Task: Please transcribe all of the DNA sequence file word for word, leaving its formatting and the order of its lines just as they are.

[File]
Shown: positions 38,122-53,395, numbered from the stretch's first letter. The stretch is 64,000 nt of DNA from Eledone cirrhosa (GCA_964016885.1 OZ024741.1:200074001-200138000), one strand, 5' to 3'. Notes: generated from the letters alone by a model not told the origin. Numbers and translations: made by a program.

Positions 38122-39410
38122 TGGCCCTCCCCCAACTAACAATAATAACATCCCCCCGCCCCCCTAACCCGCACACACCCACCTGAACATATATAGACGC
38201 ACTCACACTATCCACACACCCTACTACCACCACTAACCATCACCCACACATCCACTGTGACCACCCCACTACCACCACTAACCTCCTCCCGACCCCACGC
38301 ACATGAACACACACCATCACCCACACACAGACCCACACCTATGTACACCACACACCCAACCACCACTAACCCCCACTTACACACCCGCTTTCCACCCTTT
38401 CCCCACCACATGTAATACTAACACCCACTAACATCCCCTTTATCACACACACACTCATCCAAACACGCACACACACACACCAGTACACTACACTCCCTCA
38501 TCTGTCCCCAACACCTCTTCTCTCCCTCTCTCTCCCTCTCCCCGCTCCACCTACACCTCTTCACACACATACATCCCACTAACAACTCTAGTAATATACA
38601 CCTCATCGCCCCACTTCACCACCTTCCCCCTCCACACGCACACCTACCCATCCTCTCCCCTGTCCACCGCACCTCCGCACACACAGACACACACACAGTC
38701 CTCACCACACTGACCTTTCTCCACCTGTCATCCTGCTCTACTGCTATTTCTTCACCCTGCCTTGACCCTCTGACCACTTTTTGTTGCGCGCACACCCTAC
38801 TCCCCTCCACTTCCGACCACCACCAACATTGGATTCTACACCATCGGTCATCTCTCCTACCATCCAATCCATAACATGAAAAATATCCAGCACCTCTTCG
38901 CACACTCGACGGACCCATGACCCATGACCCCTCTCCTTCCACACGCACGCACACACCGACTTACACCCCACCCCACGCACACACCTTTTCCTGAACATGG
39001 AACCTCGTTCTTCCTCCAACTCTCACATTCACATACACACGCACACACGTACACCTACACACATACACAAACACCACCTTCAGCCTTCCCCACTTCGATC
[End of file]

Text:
Shown: positions 38,122-53,395, numbered from the stretch's first letter. The stretch is 64,000 nt of DNA from Eledone cirrhosa (GCA_964016885.1 OZ024741.1:200074001-200138000), one strand, 5' to 3'. Notes: generated from the letters alone by a model not told the origin. Numbers and translations: made by a program.

Positions 38122-39410
38122 TGGCCCTCCCCCAACTAACAATAATAACATCCCCCCGCCCCCCTAACCCGCACACACCCACCTGAACATATATAGACGC
38201 ACTCACACTATCCACACACCCTACTACCACCACTAACCATCACCCACACATCCACTGTGACCACCCCACTACCACCACTAACCTCCTCCCGACCCCACGC
38301 ACATGAACACACACCATCACCCACACACAGACCCACACCTATGTACACCACACACCCAACCACCACTAACCCCCACTTACACACCCGCTTTCCACCCTTT
38401 CCCCACCACATGTAATACTAACACCCACTAACATCCCCTTTATCACACACACACTCATCCAAACACGCACACACACACACCAGTACACTACACTCCCTCA
38501 TCTGTCCCCAACACCTCTTCTCTCCCTCTCTCTCCCTCTCCCCGCTCCACCTACACCTCTTCACACACATACATCCCACTAACAACTCTAGTAATATACA
38601 CCTCATCGCCCCACTTCACCACCTTCCCCCTCCACACGCACACCTACCCATCCTCTCCCCTGTCCACCGCACCTCCGCACACACAGACACACACACAGTC
38701 CTCACCACACTGACCTTTCTCCACCTGTCATCCTGCTCTACTGCTATTTCTTCACCCTGCCTTGACCCTCTGACCACTTTTTGTTGCGCGCACACCCTAC
38801 TCCCCTCCACTTCCGACCACCACCAACATTGGATTCTACACCATCGGTCATCTCTCCTACCATCCAATCCATAACATGAAAAATATCCAGCACCTCTTCG
38901 CACACTCGACGGACCCATGACCCATGACCCCTCTCCTTCCACACGCACGCACACACCGACTTACACCCCACCCCACGCACACACCTTTTCCTGAACATGG
39001 AACCTCGTTCTTCCTCCAACTCTCACATTCACATACACACGCACACACGTACACCTACACACATACACAAACACCACCTTCAGCCTTCCCCACTTCGATC